This post is part of a series looking at misquoted verses of the Bible. Click here to see others.
Most people reading this know that I work at a church which earns the title of “megachurch.” According to Christianity Today, this is used for any church with at least 2000 people in weekly attendance. Depending on who you ask this is either exciting to be a part of or an abomination of what church should be. The specifics as to why you might hear either of these responses differ greatly. Let me tackle one of them.
At Central we have a bookstore (pictured above). Actually, we have some version of a bookstore at most of our campuses. This is common for a church of our size. For full disclosure, the bookstore even falls under my area of oversight. One of the comments I’ve heard repeated over the years is a joke (sometimes said sarcastically without humor intended) about Jesus coming in and overturning the tables of our bookstore. Depending on how familiar you are with the Bible, this may or may not make sense. It’s a reference to when Jesus made a scene at the temple. Here’s the scene:
Jesus entered the temple courts and drove out all who were buying and selling there. He overturned the tables of the money changers and the benches of those selling doves. “It is written,” he said to them, “‘My house will be called a house of prayer,’ but you are making it ‘a den of robbers.’” Matthew 21:12-13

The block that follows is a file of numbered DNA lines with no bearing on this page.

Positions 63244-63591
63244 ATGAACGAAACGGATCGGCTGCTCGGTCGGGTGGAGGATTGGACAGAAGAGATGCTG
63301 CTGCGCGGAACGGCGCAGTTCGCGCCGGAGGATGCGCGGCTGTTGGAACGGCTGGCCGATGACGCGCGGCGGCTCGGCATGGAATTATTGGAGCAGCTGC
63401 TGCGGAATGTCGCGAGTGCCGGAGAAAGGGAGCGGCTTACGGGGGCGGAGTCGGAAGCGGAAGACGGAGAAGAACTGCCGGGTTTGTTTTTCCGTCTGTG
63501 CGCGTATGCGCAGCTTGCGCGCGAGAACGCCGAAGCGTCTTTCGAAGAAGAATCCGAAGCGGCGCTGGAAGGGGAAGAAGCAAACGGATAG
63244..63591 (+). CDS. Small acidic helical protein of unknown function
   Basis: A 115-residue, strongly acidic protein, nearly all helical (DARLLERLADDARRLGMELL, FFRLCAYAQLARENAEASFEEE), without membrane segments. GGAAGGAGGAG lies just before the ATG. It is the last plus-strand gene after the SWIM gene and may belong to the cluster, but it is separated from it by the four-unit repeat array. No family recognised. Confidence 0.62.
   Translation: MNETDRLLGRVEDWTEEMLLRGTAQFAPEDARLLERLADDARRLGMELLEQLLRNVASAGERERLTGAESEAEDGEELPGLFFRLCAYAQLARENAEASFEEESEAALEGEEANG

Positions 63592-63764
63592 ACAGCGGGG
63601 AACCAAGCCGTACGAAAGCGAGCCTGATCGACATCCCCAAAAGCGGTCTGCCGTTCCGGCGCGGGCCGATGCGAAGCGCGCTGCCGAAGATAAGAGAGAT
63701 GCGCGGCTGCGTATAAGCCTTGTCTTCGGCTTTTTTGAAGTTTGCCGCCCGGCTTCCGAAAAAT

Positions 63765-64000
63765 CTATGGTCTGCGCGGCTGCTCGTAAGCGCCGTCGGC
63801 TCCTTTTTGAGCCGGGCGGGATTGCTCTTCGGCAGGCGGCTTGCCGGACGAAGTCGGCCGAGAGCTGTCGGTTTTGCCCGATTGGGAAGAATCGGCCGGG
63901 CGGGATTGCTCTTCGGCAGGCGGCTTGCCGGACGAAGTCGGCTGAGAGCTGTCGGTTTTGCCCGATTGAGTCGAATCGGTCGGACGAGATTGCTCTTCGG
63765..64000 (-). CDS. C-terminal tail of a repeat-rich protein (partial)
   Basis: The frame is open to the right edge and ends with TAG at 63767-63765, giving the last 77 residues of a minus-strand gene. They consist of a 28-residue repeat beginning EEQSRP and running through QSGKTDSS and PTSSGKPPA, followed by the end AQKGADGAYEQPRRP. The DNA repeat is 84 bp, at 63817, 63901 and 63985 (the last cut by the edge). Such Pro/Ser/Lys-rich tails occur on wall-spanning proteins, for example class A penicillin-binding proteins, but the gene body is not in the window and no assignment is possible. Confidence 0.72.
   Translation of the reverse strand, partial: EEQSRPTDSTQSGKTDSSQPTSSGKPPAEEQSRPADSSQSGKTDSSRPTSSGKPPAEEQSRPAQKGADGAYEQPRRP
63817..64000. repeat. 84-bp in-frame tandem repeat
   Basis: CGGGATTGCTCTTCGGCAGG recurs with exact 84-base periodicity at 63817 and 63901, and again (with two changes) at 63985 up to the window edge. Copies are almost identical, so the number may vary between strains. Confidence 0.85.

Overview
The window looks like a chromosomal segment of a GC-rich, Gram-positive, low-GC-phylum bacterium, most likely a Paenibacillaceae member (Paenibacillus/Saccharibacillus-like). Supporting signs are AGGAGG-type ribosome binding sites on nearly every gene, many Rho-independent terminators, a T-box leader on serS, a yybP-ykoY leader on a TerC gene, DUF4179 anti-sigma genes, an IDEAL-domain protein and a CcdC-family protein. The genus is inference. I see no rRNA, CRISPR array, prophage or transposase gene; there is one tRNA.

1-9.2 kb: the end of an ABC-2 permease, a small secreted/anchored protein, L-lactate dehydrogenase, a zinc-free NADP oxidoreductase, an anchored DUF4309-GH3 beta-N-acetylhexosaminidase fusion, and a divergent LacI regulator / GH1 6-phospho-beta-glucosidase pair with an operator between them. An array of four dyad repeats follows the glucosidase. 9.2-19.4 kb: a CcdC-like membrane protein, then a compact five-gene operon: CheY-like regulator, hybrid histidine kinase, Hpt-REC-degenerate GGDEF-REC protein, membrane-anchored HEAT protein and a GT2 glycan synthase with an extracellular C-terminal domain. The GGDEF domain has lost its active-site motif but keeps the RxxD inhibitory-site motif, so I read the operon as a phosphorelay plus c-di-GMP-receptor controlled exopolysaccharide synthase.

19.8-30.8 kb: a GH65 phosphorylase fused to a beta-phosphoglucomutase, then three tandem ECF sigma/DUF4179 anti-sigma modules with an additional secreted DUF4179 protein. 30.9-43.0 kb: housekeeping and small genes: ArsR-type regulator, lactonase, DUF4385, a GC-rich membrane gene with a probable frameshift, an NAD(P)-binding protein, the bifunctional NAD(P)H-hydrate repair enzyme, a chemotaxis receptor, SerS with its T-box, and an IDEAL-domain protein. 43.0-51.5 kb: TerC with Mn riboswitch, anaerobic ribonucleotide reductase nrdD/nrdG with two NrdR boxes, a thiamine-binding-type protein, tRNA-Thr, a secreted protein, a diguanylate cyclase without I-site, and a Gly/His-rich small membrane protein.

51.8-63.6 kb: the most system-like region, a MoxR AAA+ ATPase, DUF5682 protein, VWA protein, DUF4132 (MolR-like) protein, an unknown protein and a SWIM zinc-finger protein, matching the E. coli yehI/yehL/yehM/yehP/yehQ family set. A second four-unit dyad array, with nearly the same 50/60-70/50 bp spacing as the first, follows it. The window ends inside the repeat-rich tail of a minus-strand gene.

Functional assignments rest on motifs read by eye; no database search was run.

As you hopefully figured by now, this is another misquoted verse. To see why, we first must consider that Jesus is quoting from a phrase in Jeremiah. Whenever a passage quotes something else it’s always a good idea to check for the context of the original source as it usually helps you better understand the context of why it’s being quoted. Here’s the passage Jesus was referring to in what He said:
“‘Will you steal and murder, commit adultery and perjury, burn incense to Baal and follow other gods you have not known, and then come and stand before me in this house, which bears my Name, and say, “We are safe”—safe to do all these detestable things? Has this house, which bears my Name, become a den of robbers to you? But I have been watching! declares the Lord. Jeremiah 7:9-11
What the prophet Jeremiah tackles in chapter 7, and what Jesus tackles in Matthew 21, is when the religious gathering flips its role. Where instead of serving as a beacon of truth, of worship, of community, and of all that is of God, it instead becomes a safe place to harbor and protect all that is opposite. The Jewish Annotated New Testament summarizes this passage in Jeremiah well by saying that “it refers not to where people steal but where thieves go to feel safe.” When it becomes an environment to do “detestable things.”
I don’t think God is offended when you have the opportunity to buy a new Bible or Christian book to help encourage you in your relationship with God. What He passionately cares about is the Church being focused on the things of God. This isn’t about whether money is exchanged at church, but rather that we are never to allow Satan and his kingdom of the world to have a foothold in our gatherings together in Jesus’ Name. Could a church get carried away with what they sell and put too much emphasis on it? Absolutely. That’s why we must constantly check the spirit of our gatherings to make sure they align with what we see from Jesus and the early church.
Just don’t quote Matthew 21 any time you see someone purchase something at a church.